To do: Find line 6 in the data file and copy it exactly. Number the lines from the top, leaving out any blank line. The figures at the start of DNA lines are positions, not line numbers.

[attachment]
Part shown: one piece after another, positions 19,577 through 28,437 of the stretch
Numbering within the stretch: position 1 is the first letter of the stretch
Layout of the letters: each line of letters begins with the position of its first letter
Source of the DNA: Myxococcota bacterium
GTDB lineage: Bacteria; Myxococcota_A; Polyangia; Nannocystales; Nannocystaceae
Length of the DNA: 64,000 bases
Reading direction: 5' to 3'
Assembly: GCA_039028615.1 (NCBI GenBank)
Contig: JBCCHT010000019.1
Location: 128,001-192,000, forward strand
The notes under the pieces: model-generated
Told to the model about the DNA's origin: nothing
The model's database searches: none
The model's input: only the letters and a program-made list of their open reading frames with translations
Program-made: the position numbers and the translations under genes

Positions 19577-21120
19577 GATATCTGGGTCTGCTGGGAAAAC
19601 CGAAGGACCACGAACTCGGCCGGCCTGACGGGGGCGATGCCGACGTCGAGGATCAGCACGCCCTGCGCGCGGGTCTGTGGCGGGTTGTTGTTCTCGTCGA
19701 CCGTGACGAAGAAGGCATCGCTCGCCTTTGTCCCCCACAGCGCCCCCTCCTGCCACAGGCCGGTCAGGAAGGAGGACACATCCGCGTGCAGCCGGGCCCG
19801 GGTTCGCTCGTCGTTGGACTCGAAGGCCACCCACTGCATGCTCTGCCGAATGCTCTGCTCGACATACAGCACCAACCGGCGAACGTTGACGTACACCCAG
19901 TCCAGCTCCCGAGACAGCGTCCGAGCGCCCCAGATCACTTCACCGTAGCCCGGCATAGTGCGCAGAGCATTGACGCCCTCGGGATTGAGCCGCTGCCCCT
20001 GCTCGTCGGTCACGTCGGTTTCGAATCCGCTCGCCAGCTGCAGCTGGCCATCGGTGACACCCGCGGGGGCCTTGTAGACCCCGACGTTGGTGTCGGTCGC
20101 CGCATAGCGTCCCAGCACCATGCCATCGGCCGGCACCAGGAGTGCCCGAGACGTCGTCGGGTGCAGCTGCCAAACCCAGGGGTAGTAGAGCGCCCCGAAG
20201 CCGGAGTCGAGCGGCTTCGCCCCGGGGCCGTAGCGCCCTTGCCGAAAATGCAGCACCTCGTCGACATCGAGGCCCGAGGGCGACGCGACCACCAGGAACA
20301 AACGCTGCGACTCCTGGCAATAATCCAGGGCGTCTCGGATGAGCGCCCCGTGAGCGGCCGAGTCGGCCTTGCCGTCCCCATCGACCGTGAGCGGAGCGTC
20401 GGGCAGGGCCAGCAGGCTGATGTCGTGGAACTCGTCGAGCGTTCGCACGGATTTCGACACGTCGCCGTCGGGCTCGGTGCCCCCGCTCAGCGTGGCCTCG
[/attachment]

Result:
Length of the DNA: 64,000 bases